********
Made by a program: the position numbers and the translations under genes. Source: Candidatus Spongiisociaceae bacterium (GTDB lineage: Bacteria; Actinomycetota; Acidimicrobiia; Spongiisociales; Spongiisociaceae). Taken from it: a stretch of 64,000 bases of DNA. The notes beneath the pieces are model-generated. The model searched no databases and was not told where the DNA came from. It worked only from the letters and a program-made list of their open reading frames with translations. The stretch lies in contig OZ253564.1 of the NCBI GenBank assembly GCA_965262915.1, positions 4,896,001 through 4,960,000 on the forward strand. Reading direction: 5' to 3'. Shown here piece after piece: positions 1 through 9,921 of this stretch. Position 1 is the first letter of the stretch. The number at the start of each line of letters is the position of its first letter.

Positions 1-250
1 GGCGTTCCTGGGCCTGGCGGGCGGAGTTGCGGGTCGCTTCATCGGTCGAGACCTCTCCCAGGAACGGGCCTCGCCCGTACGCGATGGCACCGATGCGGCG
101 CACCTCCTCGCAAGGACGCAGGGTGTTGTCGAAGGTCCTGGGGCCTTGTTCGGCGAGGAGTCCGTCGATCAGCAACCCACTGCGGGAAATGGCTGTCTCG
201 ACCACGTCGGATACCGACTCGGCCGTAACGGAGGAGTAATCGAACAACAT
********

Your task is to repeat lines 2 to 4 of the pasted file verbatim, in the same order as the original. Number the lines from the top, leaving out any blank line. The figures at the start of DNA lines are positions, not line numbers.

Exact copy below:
Positions 1-250
1 GGCGTTCCTGGGCCTGGCGGGCGGAGTTGCGGGTCGCTTCATCGGTCGAGACCTCTCCCAGGAACGGGCCTCGCCCGTACGCGATGGCACCGATGCGGCG
101 CACCTCCTCGCAAGGACGCAGGGTGTTGTCGAAGGTCCTGGGGCCTTGTTCGGCGAGGAGTCCGTCGATCAGCAACCCACTGCGGGAAATGGCTGTCTCG